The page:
It took the New York Jets and quarterback Ryan Fitzpatrick 141 days to finally, FINALLY agree to terms on a contract. Let's take a look at how the stalemate finally came to an end.
Fitzpatrick and the Jets agreed to a one-year deal for 12 million dollars with an additional 3 million dollars in incentives. Mike Maccagnan and Fitzpatrick's camp must have met in the middle as Fitzpatrick got the pay increase he wanted, but the Jets got the one year deal they wanted not the 2-3 year deal Fitzpatrick had been demanding. Backup quarterback Geno Smith only has a base salary of $675,000 for this season, so at a financial standpoint the Jets are making a massive economical increase at the quarterback position for this season. Also from an economical standpoint, Maccagnan made a wise move making this a one-year deal, which creates little risk long term for the Jets if Fitzpatrick struggles this year.
On The Field Standpoint
Point blank Ryan Fitzpatrick is the best man for the job. He is not as talented as backup Geno Smith, but his high football IQ and better tendencies with the ball make him the clear-cut better choice. This is an absolutely huge move for the locker room as all the players that were hoping for the return of Fitzmagic were granted their wish. With the recent resigning's of Muhammad Wilkerson and now Fitzpatrick, Jets players can be assured that their hard work and production on the field will be repaid by the Jets front office. Fitzpatrick is now handed the keys to the castle, but don't think he is certain to keep them no matter what, as the one year deal reveals Fitzpatrick doesn't have that much room for error.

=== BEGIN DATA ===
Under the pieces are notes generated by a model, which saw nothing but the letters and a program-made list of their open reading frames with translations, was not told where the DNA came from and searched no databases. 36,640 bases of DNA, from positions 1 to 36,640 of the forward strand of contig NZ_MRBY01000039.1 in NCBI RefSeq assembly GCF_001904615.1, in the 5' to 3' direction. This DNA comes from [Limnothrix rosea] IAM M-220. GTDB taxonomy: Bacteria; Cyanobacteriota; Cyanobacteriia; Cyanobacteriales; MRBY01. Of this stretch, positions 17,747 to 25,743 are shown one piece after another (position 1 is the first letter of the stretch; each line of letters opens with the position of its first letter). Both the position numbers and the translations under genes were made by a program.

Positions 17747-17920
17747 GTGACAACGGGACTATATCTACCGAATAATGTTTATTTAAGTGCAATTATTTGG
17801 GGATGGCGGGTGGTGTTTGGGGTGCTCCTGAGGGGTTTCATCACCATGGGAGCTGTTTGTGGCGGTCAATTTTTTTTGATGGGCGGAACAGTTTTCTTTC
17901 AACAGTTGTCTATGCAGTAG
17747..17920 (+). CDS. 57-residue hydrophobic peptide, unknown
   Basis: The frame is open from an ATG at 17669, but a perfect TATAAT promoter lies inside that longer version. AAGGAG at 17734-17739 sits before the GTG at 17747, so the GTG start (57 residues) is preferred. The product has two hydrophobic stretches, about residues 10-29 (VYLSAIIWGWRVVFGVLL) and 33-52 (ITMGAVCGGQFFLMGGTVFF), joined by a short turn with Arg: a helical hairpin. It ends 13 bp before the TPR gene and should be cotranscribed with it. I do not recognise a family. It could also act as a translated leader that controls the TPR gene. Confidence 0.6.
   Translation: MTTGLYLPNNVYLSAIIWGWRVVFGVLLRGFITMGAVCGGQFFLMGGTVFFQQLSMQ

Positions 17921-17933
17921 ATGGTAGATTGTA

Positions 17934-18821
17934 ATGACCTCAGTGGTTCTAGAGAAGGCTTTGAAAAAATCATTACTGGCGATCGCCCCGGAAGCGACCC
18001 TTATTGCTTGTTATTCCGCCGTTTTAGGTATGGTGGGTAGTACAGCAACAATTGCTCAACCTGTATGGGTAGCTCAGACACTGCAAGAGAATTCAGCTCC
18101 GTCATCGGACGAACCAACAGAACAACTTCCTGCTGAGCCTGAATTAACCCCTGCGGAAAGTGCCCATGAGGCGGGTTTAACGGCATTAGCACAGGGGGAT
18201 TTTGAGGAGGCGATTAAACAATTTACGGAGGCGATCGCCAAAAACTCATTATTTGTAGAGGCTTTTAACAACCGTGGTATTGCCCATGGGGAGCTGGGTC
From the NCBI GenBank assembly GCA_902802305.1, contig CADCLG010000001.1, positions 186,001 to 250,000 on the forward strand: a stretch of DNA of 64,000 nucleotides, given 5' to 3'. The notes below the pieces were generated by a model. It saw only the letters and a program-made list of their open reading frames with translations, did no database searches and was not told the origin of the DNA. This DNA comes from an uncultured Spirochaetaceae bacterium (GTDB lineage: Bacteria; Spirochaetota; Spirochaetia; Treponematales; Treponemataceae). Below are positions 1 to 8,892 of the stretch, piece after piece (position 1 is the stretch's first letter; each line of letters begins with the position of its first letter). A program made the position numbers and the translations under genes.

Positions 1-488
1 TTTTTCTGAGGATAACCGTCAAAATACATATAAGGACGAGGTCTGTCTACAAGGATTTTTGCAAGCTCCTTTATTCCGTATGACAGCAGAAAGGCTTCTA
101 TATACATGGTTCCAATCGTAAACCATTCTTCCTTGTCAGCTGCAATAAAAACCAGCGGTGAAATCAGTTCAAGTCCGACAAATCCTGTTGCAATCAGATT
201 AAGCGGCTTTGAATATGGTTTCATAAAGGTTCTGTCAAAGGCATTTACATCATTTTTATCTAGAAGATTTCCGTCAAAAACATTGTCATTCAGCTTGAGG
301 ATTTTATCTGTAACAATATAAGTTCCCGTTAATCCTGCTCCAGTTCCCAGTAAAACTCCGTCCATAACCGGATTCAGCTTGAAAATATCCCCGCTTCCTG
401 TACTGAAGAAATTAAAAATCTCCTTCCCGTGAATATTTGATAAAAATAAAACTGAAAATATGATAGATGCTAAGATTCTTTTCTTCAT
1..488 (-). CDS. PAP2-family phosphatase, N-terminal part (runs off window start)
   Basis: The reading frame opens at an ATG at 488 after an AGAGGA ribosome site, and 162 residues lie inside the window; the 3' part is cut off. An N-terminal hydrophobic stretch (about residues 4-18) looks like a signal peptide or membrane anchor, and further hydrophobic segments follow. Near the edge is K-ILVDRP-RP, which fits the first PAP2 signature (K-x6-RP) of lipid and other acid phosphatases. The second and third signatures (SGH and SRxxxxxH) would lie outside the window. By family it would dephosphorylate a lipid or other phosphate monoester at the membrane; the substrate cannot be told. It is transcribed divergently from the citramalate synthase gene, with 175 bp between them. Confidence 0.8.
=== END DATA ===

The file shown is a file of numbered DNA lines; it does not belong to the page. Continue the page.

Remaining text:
12 million dollars is a bit of a steep price for a journeyman quarterback that is clearly a product of the system he plays in, but the length of the deal keeps the Jets safe for the long term if Fitzpatrick doesn't produce. Fitzpatrick is clearly the best man for the job and the person that Jets players want taking snaps under center on Sunday's. The front office finally got the team their leader back with the expectations that he will be able to do something he has never done before, lead his team to the playoffs. One year and 12 million dollars to make up for your blunder in Buffalo, don't let us down Fitzy.